Idiopathic Neuritis of the Trigeminal Nerve in a Dog
Background: Idiopathic trigeminal neuropathy is a peripheral neuropathy whose clinical signs include inability to close the mouth. A neurological examination reveals mainly flaccid paralysis of the masticatory muscles, which may be accompanied by atony/hypotonia of the masseter and temporalis muscles. Altered sensitivity may also be present in very rare cases. This article reports a case of idiopathic trigeminal neuropathy with involvement of the motor and sensory nerve fibers in a dog, describing the clinical symptoms, neurological findings, exclusion of other diseases, and evolution of the condition.
Case: A 5-year-old bitch showing signs of difficulty in picking up food, swallowing water, and hypersalivation was taken to a veterinary clinic. According to her owner, these signs had started spontaneously 2 days earlier. A physical examination of the animal revealed only a persistently open mouth, although the mouth opening and closing movements could be performed manually by manipulating the jaw. The patient showed swallowing ability, and her tongue movements were intact. The neurological examination revealed that the animal also presented bilateral absence of nasal sensitivity and absence of palpebral reflex. The animal’s blood test results showed changes only in the CK and AST levels, which were 1,182.60 U/L (reference: 1.5 to 28.4 U/L) and 87.1 IU/L (reference: 6.2 to 13 IU/L), respectively. The animal tested negative for distemper, leishmaniasis, toxoplasmosis and neosporosis. Abdominal ultrasound and thoracic radiography were performed to investigate neoplasia, as well as radiography of the temporomandibular joints, and none of these imaging tests revealed any alterations. A cerebrospinal fluid (CSF) analysis was also within the normal range of reference parameters. In view of the possibility of idiopathic trigeminal neuropathy, prednisolone (Prediderm® 10 mg) was prescribed, to be administered orally in a dose of 0.5 mg/kg at 12 h intervals for 2 days. In addition, the owner was told to provide supportive care by feeding the animal a pasty diet placed directly in the back of its mouth, using a syringe if necessary. An examination of the animal in a follow-up visit to the veterinary clinic 14 days later found that she had recovered completely from her initial condition.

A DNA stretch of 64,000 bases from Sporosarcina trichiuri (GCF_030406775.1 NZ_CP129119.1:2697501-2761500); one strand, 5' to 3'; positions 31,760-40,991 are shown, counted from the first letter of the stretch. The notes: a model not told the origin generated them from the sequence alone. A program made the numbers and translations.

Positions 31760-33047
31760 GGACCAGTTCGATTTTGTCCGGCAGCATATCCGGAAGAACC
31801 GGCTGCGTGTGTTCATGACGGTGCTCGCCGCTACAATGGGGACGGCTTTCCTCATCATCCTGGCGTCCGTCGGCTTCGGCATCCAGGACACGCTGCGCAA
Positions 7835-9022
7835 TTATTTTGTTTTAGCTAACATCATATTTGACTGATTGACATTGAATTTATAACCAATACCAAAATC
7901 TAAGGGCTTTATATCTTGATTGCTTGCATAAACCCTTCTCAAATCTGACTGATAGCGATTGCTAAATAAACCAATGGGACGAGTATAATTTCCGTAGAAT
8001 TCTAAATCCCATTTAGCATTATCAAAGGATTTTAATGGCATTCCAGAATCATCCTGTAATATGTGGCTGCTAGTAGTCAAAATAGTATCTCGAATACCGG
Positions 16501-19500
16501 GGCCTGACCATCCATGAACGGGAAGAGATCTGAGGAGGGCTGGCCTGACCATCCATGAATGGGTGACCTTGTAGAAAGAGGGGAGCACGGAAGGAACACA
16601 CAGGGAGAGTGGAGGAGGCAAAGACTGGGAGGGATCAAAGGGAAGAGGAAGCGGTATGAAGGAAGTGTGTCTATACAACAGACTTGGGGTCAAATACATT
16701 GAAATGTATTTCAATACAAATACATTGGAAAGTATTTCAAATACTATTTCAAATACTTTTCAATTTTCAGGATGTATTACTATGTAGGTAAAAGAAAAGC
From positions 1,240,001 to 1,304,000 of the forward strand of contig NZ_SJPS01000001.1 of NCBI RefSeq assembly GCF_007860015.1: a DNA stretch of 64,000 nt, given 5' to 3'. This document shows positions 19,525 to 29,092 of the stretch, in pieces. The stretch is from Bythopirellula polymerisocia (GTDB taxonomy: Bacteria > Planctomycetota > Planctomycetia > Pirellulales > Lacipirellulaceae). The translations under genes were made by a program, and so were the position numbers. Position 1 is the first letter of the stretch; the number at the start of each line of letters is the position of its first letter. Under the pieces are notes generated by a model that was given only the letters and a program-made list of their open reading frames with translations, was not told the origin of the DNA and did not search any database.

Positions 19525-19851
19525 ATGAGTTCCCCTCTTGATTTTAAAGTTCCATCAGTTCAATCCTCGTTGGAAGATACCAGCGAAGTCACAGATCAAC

Discussion: Among the most common causes of neurogenic flaccid paralysis of the masticatory muscles is idiopathic trigeminal neuropathy, although trigeminal neuropathy secondary to neoplasms and infectious or parasitic diseases may also occur. Because its etiology is of unknown origin, it is essential to exclude other causes of peripheral neuropathies. Moreover, this disorder is characterized by its self-limiting evolution, with spontaneous cure of the clinical condition within two weeks, as was observed in the case reported here. The absence of nasal sensitivity is not usually found in dogs diagnosed with idiopathic trigeminal nerve paralysis. In this case, however, there was involvement of the motor and sensory fibers, since, in addition to flaccid paralysis of the masticatory muscles, nasal sensitivity was also found to be affected. The condition can be treated with corticosteroids when it first appears, simply in order to hasten the animal’s recovery from the disorder. In addition, given the animal’s inability to close its mouth, it is essential to provide supportive care by feeding it with pasty foods and water by hand to ensure it receives adequate nutrition during the course of the disorder.
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